So I wouldn't line up the last time with this time and say that's what will happen, because I don't believe all the conditions are the same, that the outcome would be the same too.

Tim O'Toole - Delta Management

Oh, no. I certainly agree with that. It seems like, if you will, the time constant on this cycle is much shorter, we don't know what the other dynamics are, but it does seem like the time constant is much shorter. I guess we hope the recovery is much shorter also.

Laura Hamilton

That would be a good thing.

Tim O'Toole - Delta Management

Again it's probably a fluid situation, so you may not be able to answer this very concretely right now also, but have you sized on Test what a revenue breakeven level would be? Obviously, you would have a long ways to go from current run rate rates, but do you have a sense for that?

Laura Hamilton

We have a sense that we don't think that's our scenario. We got lots of scenarios between now and then, so I think we're a long way from that.

Operator

(Operator Instructions). We will take a follow-up question from John Franzreb.

John Franzreb - Sidoti & Company.

I was just wondering about the operating loss that SANS reported in the quarter. Are there any startup costs embedded in that? Could you just talk a little bit about that and the impact in the quarter?

Sue Knight

Well, we talked about the inventory valuation aspects, and in the quarter there were also expenses associated with things like opening balance sheet valuation, legal gets started, integration costs, and I would say they were about in the $0.5 million range or a little higher.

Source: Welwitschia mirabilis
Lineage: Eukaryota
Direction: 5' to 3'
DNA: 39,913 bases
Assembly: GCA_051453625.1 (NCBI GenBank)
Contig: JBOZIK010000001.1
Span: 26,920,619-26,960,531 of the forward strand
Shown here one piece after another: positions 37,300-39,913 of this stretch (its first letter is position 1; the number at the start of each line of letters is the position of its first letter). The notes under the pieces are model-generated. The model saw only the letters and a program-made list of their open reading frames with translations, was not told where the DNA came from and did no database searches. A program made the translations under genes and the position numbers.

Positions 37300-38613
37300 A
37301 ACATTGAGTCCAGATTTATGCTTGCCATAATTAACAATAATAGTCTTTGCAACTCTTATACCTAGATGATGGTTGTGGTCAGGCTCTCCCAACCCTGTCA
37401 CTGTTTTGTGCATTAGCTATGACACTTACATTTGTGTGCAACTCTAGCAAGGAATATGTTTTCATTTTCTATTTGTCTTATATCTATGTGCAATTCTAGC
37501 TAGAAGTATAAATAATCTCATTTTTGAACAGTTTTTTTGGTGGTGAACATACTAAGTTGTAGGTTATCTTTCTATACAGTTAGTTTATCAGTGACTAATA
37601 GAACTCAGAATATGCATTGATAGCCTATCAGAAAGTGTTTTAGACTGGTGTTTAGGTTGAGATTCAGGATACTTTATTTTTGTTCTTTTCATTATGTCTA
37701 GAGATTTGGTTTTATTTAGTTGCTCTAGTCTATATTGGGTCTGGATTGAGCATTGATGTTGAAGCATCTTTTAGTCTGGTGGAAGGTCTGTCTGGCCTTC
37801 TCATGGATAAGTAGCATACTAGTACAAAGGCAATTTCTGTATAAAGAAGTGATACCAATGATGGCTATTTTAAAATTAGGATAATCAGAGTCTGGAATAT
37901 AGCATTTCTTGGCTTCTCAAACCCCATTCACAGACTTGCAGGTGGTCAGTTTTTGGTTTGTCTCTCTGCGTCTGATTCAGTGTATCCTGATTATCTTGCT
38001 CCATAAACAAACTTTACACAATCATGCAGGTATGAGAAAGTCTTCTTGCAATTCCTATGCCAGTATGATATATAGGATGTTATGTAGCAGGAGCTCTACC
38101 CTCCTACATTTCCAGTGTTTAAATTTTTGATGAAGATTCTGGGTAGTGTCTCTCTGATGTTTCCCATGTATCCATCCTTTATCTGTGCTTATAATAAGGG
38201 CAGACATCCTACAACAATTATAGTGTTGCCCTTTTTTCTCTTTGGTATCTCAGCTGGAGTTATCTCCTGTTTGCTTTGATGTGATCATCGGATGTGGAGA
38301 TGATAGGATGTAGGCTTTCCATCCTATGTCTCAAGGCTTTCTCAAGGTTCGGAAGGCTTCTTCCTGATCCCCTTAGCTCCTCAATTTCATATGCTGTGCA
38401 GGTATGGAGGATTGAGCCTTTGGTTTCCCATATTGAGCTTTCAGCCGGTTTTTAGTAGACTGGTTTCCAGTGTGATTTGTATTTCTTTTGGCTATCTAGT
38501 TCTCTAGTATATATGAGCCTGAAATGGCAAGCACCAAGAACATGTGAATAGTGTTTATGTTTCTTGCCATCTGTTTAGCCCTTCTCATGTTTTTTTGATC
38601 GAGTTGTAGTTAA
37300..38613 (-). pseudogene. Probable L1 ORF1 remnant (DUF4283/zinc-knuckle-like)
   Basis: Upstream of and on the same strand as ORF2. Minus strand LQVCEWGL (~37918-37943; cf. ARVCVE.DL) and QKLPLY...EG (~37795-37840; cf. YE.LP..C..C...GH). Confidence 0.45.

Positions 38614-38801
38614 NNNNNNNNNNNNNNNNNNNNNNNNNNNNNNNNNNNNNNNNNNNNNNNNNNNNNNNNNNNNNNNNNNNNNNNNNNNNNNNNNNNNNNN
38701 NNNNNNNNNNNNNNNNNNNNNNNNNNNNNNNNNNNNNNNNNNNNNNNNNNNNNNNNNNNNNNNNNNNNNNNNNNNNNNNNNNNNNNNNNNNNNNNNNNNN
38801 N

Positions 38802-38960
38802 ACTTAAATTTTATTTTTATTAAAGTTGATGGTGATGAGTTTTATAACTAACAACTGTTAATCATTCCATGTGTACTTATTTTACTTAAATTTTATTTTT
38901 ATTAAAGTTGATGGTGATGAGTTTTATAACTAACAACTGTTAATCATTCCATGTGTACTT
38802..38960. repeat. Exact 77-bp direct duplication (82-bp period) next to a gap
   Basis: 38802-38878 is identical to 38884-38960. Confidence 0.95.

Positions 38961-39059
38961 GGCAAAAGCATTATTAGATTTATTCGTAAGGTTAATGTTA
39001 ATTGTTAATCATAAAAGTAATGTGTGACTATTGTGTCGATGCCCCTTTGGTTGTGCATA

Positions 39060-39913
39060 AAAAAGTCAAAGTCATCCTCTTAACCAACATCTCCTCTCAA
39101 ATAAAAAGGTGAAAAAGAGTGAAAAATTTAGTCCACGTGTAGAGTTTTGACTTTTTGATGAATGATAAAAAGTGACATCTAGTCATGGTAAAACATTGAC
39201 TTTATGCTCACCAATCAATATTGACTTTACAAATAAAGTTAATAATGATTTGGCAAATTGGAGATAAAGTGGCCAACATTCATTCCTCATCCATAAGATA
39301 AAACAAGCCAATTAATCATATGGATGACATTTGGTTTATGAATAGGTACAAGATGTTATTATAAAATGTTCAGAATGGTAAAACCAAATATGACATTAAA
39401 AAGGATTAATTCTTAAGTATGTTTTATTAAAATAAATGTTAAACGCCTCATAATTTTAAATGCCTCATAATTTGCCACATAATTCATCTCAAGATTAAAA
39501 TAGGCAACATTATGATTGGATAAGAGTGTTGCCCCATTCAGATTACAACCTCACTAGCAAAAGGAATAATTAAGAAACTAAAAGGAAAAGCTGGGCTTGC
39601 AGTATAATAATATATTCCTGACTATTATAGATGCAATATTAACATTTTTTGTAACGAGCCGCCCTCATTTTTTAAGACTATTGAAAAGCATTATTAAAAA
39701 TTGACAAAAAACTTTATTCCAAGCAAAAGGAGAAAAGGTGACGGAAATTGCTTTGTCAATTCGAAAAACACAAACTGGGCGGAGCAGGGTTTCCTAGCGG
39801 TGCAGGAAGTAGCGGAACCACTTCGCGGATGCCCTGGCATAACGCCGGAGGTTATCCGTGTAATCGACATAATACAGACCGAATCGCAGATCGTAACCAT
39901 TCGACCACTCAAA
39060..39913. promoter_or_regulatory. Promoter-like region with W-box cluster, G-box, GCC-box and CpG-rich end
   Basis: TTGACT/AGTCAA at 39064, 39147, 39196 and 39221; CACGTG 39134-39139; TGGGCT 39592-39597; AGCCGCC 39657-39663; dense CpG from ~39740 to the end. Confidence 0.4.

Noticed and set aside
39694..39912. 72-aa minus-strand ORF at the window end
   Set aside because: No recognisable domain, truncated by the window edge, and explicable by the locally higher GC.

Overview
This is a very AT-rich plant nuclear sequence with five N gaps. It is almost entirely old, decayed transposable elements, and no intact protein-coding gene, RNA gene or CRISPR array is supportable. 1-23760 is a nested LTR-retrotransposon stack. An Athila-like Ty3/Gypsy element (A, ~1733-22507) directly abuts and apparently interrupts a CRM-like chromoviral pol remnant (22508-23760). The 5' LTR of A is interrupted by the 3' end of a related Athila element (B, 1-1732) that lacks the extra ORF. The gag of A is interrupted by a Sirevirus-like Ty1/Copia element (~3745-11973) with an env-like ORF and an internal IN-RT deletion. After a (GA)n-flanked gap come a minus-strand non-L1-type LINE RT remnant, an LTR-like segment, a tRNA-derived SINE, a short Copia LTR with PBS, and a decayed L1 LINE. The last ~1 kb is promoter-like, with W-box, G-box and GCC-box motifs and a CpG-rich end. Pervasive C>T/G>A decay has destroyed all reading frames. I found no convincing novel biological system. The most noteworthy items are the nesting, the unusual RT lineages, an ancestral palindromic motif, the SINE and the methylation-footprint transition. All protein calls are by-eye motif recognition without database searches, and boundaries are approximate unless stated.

John Franzreb - Sidoti & Company.

And when do they do away?

Sue Knight

Well, some aspects of integration are done, and many aspects will continue. I think we would expect some costs associated with integration to be throughout 2009.

John Franzreb - Sidoti & Company.

Were most of those costs embedded in the operating line, or are they embedded in the SG&A line also, in the gross margin line?

Sue Knight

The inventory valuation would've been in the gross margin line. The remaining expenses, in operating expense.

John Franzreb - Sidoti & Company.

Okay. I think that's it. I think all my other questions have been addressed.

Laura Hamilton

Thanks John.

Sue Knight

Thanks John.

Operator

We have no further questions at this time.

Laura Hamilton

Thank you, Jennifer. I guess just in closing I would say again, I think, we're all really working hard to understand, and we really hope we met our objective in today's call. Thank you for participate participating.

Operator

Again, that does conclude today's conference. Thank you all for participating, and have a great day.